Different from sporting events which work towards a Cosmopolitan unity, traditional games and sports have never got rid of social contradictions which modern sport has a great tendency to exaggerate, because in a sense they are a result of these social contradictions and it is for this reason that we can always interpret them as the routes of research which show the desire to demystify the mystery of life.
In addition to this, the activity of sports and festivals are at the same time their justification and we are not surprised to find them borrowed by and adapted to modern sport.

Both village games and the sports which took place in fairs can also be seen in a modern sporting context. From the "Hornuss helvetique" and the "fioletto valdotain ", to cross country sports and sports like golf or all varieties of hockey, to Celtic Wrestling and combat sports, to Caledonian games and the famous Highland Games and then towards athletics. Or even the Morris-Dances or the dances of swords or knives, as are found in the British Isles and the Basque country could have a link to Rhythmic gymnastics. At a glance, there doesn't seem to be an obvious difference; indeed the road linking these sports together seems short but the technical definition of such activities does not give a full explanation of their singularity. The big difference is the definition of the purpose of such past times. The big sports event tries to maximise the gain while minimising the cost; the logic of economics is prevalent and it can be seen in the establishing of an audience. With traditional games and festivals, it is important to create and consolidate a collective and individual identity. In this case, it is a social logic which is at the forefront of the participation of every community member and is an indication of lively intercommunication in the community itself. The day of a festival ceases to be a contrived event, it is long awaited. Rather than ignoring it, we may go to socialise and soak up the atmosphere.



The success of a sporting event can, as we have seen , generate the conflict that the players or spectators of tennis are necessarily the players or spectators of a football match, a boxing championship or equestrian event etc. The more such rifts persist, the more they become deplaced. The dynamic of absorption is a characteristic of a sporting event through the cultural development which it encourages.
In the case of traditional games and festival sand in particular those which involve physical participation ; the sporting tendency is not just a tendency in itself.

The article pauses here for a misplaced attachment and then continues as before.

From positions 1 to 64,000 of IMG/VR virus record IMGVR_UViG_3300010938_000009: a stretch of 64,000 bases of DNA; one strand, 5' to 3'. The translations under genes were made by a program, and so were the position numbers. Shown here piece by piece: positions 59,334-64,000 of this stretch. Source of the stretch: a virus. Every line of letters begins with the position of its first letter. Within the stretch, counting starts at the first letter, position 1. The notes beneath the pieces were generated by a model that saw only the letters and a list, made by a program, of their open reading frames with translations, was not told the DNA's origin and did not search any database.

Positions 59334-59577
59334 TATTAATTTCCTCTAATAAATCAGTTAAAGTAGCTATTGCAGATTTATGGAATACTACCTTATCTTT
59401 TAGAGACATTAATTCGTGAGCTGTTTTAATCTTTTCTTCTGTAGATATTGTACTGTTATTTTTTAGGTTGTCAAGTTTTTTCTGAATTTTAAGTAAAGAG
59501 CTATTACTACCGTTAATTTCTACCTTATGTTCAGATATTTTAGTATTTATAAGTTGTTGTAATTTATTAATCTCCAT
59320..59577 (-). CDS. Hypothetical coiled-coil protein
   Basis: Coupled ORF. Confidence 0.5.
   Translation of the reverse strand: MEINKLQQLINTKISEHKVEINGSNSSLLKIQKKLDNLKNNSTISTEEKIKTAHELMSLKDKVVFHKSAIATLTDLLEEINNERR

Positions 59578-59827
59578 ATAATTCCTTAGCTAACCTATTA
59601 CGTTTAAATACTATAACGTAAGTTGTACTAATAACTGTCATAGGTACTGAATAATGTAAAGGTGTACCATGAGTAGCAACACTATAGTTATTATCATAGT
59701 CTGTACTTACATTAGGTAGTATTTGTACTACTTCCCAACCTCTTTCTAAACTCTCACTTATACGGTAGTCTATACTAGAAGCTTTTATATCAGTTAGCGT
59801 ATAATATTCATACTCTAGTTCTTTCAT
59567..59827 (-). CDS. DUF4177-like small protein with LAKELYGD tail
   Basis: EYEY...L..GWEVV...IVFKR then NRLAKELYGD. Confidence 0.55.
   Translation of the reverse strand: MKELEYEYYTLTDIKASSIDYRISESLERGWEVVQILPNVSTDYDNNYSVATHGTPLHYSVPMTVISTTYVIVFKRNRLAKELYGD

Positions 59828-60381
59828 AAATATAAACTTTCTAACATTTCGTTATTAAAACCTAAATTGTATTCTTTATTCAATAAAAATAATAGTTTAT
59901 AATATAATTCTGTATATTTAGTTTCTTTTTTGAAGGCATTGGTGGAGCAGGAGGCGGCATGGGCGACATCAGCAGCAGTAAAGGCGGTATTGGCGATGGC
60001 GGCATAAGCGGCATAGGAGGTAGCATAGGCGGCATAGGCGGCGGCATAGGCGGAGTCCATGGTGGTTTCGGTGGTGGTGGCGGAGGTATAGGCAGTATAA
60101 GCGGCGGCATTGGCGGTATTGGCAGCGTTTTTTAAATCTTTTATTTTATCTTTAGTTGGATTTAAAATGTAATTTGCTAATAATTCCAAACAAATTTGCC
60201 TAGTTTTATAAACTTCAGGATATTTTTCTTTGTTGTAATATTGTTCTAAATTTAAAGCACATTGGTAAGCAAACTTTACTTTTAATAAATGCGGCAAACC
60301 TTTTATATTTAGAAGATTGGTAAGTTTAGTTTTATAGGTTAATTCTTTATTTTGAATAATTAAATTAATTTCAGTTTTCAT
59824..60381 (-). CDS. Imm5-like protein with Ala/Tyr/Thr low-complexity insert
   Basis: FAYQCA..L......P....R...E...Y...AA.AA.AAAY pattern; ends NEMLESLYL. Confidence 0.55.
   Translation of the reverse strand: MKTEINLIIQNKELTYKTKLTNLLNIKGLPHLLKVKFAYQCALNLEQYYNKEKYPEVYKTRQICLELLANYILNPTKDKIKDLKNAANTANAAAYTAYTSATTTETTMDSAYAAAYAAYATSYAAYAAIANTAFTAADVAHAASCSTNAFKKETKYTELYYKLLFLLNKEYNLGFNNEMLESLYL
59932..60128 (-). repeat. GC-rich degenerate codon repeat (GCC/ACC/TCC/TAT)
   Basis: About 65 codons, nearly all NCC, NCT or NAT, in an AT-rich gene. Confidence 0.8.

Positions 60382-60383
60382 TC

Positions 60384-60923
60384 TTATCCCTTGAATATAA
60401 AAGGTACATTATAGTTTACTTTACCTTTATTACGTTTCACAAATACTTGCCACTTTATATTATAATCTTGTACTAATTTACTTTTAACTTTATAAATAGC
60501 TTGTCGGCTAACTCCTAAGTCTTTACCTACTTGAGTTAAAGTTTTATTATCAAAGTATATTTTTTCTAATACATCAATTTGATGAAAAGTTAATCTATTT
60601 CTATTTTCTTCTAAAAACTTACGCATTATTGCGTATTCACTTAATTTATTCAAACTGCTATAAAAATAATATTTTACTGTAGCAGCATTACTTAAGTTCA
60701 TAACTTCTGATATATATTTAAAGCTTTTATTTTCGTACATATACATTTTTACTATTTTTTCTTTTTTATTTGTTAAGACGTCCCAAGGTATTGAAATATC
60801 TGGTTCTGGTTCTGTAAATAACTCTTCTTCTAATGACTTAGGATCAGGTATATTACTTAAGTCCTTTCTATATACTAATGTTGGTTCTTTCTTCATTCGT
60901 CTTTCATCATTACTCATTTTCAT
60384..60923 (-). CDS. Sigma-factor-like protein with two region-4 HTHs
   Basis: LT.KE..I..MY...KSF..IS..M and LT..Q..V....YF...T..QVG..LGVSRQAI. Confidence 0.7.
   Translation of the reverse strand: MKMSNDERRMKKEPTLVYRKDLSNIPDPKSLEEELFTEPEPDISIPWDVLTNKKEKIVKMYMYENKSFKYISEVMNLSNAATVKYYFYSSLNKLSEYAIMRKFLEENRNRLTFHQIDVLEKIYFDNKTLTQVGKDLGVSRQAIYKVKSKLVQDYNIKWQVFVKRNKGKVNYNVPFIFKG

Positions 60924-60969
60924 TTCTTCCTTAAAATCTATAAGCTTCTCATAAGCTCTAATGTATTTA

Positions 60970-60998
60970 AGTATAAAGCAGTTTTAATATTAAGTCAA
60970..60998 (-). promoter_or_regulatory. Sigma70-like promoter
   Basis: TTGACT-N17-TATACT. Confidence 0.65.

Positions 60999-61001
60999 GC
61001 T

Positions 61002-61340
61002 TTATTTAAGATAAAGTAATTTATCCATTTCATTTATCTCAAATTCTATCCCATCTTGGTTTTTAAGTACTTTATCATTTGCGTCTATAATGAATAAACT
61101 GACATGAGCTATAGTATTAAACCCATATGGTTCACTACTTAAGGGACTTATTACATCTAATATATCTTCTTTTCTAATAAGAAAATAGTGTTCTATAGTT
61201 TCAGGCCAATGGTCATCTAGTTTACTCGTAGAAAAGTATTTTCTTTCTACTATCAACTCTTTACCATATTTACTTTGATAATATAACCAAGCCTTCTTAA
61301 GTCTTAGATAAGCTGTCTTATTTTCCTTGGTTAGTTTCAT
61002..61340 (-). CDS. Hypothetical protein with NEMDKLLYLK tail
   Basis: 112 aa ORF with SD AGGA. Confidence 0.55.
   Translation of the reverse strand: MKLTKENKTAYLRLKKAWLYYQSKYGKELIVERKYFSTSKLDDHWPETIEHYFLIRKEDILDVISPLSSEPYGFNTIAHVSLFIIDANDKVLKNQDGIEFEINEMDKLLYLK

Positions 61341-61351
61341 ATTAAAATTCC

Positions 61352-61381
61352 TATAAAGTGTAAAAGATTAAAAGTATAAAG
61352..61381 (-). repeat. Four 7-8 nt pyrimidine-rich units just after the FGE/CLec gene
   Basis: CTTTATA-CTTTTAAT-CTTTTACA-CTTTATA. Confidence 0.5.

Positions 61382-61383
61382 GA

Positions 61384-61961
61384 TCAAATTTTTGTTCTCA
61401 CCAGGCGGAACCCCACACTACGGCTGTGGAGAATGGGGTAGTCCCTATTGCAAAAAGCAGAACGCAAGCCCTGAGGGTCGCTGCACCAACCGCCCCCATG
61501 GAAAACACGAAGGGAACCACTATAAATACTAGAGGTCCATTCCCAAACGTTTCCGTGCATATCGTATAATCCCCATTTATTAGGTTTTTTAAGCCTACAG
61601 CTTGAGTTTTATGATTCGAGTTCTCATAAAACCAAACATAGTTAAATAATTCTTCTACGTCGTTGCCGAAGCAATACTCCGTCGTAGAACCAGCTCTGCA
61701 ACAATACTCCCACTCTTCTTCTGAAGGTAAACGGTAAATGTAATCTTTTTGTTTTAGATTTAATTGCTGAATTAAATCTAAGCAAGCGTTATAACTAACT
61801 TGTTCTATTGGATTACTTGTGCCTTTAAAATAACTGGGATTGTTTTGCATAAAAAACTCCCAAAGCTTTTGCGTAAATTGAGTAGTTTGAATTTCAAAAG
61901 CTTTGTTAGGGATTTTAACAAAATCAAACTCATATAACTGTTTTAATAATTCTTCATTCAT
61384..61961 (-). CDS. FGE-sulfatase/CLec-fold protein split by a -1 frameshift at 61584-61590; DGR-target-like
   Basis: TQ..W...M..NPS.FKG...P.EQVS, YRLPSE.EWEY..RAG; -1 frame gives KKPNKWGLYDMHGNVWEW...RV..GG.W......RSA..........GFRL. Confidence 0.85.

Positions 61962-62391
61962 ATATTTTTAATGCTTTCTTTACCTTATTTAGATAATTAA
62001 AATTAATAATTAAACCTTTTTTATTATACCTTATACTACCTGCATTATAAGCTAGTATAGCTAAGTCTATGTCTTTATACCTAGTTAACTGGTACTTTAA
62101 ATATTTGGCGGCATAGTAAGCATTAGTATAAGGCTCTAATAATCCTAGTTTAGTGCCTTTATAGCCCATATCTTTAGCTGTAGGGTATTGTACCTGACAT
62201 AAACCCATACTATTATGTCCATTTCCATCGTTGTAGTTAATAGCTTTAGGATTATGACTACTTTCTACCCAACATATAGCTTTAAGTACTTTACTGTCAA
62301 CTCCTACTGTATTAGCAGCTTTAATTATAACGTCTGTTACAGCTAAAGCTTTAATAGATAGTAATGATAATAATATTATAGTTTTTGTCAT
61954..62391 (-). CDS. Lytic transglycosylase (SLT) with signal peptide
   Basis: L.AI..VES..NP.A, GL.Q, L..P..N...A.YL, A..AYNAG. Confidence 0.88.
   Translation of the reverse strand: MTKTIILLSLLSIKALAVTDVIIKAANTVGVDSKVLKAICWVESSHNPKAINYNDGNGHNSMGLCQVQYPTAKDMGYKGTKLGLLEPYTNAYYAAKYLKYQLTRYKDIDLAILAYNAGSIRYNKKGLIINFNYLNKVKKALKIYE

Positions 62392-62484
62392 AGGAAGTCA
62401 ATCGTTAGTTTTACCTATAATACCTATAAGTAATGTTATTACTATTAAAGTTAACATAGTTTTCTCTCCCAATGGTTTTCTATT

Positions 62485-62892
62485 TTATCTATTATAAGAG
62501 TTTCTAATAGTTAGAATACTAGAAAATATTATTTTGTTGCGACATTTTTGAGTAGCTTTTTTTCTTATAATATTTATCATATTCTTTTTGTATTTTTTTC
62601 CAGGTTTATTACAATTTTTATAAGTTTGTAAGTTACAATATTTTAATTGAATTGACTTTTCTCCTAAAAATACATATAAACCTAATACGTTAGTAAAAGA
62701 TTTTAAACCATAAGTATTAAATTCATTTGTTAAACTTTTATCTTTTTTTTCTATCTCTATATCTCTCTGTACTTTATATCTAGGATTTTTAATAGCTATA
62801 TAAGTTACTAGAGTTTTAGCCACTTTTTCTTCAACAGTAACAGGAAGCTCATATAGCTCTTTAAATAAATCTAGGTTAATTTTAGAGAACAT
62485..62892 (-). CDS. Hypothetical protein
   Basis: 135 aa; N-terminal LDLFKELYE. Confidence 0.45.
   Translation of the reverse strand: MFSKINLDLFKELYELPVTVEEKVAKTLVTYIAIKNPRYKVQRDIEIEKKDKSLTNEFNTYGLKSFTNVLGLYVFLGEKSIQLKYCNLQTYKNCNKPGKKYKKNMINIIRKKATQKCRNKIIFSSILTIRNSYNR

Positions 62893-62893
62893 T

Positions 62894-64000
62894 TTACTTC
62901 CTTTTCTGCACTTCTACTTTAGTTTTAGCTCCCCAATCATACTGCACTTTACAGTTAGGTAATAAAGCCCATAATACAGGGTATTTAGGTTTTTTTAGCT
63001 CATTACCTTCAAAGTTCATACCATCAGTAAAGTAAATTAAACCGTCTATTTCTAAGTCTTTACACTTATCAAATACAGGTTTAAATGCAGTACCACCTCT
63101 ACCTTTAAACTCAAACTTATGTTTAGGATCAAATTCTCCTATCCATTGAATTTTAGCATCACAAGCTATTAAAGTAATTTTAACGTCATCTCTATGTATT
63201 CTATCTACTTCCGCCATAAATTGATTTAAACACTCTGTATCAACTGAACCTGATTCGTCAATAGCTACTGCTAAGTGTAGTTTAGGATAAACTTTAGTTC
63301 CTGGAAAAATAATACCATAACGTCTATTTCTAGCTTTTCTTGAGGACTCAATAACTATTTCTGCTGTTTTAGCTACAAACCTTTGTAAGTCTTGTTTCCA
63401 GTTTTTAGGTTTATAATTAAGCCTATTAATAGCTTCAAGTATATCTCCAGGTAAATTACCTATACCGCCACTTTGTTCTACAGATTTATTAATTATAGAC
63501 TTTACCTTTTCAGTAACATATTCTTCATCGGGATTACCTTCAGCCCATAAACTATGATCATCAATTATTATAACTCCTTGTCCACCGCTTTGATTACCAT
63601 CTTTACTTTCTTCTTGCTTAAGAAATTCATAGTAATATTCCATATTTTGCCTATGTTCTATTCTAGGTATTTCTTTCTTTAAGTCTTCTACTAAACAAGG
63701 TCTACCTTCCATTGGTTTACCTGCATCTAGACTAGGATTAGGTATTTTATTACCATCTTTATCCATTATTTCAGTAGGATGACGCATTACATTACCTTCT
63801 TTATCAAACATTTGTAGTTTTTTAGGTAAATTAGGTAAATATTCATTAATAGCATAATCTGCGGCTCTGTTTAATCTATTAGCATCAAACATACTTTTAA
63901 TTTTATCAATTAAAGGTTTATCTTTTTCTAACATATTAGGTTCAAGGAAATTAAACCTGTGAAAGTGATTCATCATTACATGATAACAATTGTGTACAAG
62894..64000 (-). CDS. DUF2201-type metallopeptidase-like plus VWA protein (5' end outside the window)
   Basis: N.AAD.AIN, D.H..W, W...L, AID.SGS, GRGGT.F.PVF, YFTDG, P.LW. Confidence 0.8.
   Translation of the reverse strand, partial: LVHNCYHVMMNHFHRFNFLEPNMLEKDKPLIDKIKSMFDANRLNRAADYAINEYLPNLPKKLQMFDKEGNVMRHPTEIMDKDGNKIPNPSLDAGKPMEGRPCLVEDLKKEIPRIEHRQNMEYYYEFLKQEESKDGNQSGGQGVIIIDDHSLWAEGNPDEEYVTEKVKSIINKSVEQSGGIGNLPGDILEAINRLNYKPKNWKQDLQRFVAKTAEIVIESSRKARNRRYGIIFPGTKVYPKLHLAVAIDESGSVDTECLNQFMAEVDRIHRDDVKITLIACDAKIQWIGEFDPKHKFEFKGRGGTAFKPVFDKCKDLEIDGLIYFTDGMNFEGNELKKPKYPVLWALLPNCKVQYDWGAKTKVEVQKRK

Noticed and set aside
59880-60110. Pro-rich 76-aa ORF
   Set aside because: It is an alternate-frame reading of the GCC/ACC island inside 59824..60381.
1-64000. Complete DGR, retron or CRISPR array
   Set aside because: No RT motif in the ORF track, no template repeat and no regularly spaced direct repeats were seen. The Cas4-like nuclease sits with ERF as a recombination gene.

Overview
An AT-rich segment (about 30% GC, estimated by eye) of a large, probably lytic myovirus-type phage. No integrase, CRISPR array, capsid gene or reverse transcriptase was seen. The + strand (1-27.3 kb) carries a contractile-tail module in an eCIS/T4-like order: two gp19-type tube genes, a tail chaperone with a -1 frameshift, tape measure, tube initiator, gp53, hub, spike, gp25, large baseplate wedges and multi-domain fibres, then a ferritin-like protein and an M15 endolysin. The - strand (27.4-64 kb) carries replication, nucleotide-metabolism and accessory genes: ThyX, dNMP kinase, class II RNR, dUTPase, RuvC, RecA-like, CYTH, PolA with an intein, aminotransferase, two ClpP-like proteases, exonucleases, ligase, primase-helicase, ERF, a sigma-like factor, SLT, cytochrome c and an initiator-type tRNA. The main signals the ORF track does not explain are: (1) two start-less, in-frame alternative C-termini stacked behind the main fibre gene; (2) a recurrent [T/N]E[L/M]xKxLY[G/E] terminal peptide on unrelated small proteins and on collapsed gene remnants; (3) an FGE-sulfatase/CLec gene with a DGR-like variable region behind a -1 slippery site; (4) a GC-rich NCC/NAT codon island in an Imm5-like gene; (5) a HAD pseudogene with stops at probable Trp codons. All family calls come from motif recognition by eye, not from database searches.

In the light of this, one can observe the "jogging" craze of the Seventies, which introduced a deviation from the norm for sporting events. Some individuals, such as the sociologist P.Yonnet, saw this movement as a backlash against spectator sport, lead by anti-heroes. The large increase in other sporting experiences such as expeditions or a safari in Kenya, trekking in Nepal, or white water rafting in the Amazon brings about a dissatisfaction in what traditional sports can offer. Some sport entrepreneurs are still able to organise events such as Car rallies in the African desert, transatlantic navigation and circumnavigation, or mountain expeditions in order to create a sensational event or championship. We are now able to find research which mentions the development of non-sportive sporting events. We are arriving at a new cross-roads, where it is possible to make new the old forms of sport, depending upon whether those who are concerned with the organisation of sport will listen and help through financial support and organising sport on a more personal social level.



The availability of technical and financial help will not ensure the success of such a project, even if they are considered a priority. We have seen in the passing years a revolution on a grand scale which has given three reference points to society: liberty ,equality and fraternity. If we have indeed made progress towards liberty we should not complain that it is too often only on an official level. It is surely better to have official recognition of civil liberties than acceptance of repression. The same could be said for equality, although we are obviously far from achieving this goal, one could argue that we have advanced on many fronts. As far as brotherhood is concerned , there is much work to be done. The mountain of intolerance has not been conquered and in this context, perhaps a Renaissance in traditional sports and sporting events could be the means to an end.